Let's first describe how to set up segments then move on to the Segments Map.

Creating Segments

Segments are created automatically when on a Match Details page, the ICW is set to start with M for maternal or P for paternal, AND the confirmed ancestors (MRCA) for that match are selected.

This creates a temporary segment that will be shown on the chromosome map at the top of the main page and on the Segment map.  Note that confirmed ancestor selections are only available if a gedcom has been uploaded for the profile person (Profiles > Select Profile > Load Gedcom File).

To view segment information, on the Main page, right click on the segment on the chromosome map and the Segment Details page will be displayed showing the surnames associated with those ancestors and the matches that were used to create the segment.

Segments Detail Page

A temporary segment is created when setting the ICW and confirmed ancestors on the Match Details page.  If that information is changed in the Match Details page, then the temporary segment will also change.  

When you are confident of a segment's definition, make it permanent by clicking on the Save button and you will be given the option of naming the segment id and marking the ICW of other associated segments with the segment id.  You may also add comments to the segment description.

Use the Delete button to remove permanent segments no longer wanted.

Segments Map

Segments Map
To access the Segments Map, on the Main Page click on Segments.  This displays the segments for all 23 chromosomes in either a map or table format.  To manually add a permanent segment, click on the Add Segment button and fill in the information.

There are times when mapping an ancestor is desired but intervening ancestors are not known as in the case of adoptees or in trying to push through a family tree dead end.  Adding a manual segment allows for the identity of the known segment.

Final Comments

Some thought needs to be given to how to use permanent segments and how to assign segment ids.  It took me several attempts to settle into what was acceptable for my data.

It is recommended that you backup your database and experiment before settling on a particular course of action.


Genome Mate's continued development, support and enhancements on the internet are funded by your donations.  If you use the application, please consider making a donation through Paypal.

Copyright © Beckins LLC 2013-2014

Monday, July 28, 2014

Genealogy: The Paper Trail

DNA genealogy research is painstaking, detailed analysis of both DNA matches and the paper trail to confirm shared ancestors.  Excluding adoptees, about 90% of the matches with whom I share DNA have not put together a basic family tree so trying to find a common ancestor can be difficult.  This blog is dedicated to the paper trail.

Getting Started

First, get a genealogy program like Roots Magic to record your findings.  Starting with yourself and moving backwards generation by generation, try to answer these questions:

Who was this person’s parents and why do I think so?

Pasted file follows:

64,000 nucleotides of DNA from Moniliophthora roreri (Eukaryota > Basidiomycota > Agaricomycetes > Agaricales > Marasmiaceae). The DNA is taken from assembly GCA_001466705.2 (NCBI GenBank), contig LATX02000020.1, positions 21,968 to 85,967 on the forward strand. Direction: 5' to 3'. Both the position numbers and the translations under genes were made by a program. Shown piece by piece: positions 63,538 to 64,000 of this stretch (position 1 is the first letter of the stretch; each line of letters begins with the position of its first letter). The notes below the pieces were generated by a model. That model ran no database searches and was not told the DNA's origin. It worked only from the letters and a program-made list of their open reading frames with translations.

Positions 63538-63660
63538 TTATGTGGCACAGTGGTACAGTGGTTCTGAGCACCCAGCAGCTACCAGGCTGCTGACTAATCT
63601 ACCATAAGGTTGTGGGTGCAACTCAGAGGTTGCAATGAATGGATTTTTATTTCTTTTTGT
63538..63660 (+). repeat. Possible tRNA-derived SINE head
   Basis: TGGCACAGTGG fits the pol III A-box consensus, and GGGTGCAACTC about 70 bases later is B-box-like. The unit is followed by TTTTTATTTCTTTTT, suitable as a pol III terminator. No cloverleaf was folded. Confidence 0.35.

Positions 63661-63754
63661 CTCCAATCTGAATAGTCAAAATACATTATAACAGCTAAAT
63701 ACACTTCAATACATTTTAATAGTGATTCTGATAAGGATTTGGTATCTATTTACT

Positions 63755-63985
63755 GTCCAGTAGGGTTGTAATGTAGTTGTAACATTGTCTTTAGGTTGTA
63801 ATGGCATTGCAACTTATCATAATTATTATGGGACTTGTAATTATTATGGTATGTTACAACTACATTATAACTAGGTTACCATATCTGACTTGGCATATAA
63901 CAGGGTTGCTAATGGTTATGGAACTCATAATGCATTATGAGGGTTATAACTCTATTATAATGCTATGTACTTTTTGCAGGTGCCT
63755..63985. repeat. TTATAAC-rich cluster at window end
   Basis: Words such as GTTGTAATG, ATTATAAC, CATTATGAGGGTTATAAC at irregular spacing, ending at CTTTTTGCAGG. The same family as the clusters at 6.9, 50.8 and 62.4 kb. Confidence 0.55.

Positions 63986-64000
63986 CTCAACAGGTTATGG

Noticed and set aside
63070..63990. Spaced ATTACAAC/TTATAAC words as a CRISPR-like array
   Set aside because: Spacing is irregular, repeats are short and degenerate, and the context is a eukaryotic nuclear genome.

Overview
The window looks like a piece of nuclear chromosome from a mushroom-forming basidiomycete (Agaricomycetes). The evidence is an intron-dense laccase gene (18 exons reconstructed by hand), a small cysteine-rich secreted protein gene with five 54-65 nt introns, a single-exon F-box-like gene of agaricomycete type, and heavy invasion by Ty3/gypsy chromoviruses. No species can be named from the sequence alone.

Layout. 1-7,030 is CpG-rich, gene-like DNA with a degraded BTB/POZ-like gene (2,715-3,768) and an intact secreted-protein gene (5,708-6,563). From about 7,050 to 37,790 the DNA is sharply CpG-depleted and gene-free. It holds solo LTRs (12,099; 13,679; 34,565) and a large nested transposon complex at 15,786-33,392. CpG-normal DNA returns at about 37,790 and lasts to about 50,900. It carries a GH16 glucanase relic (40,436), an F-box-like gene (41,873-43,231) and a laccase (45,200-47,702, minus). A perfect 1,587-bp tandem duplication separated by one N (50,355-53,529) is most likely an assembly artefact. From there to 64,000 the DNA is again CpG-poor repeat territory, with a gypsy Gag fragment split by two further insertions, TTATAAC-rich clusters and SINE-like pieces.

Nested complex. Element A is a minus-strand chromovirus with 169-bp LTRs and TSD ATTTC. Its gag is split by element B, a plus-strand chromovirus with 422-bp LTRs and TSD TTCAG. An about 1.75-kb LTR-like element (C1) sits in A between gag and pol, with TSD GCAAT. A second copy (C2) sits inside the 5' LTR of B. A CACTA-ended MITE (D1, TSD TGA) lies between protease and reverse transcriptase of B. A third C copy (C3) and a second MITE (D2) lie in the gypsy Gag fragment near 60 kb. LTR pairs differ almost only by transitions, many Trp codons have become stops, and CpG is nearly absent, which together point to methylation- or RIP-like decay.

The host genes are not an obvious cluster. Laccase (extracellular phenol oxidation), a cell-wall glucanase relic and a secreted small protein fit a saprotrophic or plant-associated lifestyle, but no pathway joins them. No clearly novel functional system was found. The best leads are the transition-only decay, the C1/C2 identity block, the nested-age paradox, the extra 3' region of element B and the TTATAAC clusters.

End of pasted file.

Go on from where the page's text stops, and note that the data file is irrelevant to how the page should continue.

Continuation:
Who did this person marry and why do I think so?
Who were this person’s children and why do I think so?

Exact dates are nice to have but not necessary.  If I don’t have a date for a marriage, I assume they were married before their first child was born.  If I don’t have a birth date, I assume that males were at least age 21 and females age 18 before they married.  While this can vary somewhat, it puts you in the right decade for evaluating the reasonableness of your research.

Source Data

It is important to answer the question “why do I think so?” with references to source material.  The quality of your sources determines the potential accuracy of your research.  It often takes more than one source to adequately establish the answer to one of these questions.  For example, before a marriage takes place, both families are probably residing in the vicinity so not only do you need a marriage record but proof that the family lived in the area at the time.

Family Search (free) and Ancestry (paid) are great resources for data but be aware of the that not all source data is equally reliable.

Sources can be classified as primary, secondary and questionable.  Most people can document the first few generations of their family with primary sources.

Primary sources while they can contain inaccuracies are often the most reliable information.  In a perfect world, we would document our genealogy with primary sources such as:

Birth, marriage & death Certificates
Wills, probates, etc.
Land records - deeds, leases, etc.
Bible records
Pension records

Secondary sources are less accurate and subject to errors of memory or clerical mistakes. Some of these include:

Transcriptions, extracts, and abstracts
Bible entries predating date of bible
Events recorded at a later time
Historical narratives
Cemetery Markers
Diaries & Letters

Questionable sources are those that give you a clue to where to look but should be confirmed with primary & secondary sources.  These include:

Family Histories
Family Stories
Family Genealogies

In the beginning, I must have made all the mistakes that someone new to genealogy can make and that are too numerous to list here.  Finally, I settled into this simple but adequate approach for establishing a paper trail of my ancestors.

~ Becky ~

Copyright © Beckins LLC 2013-2014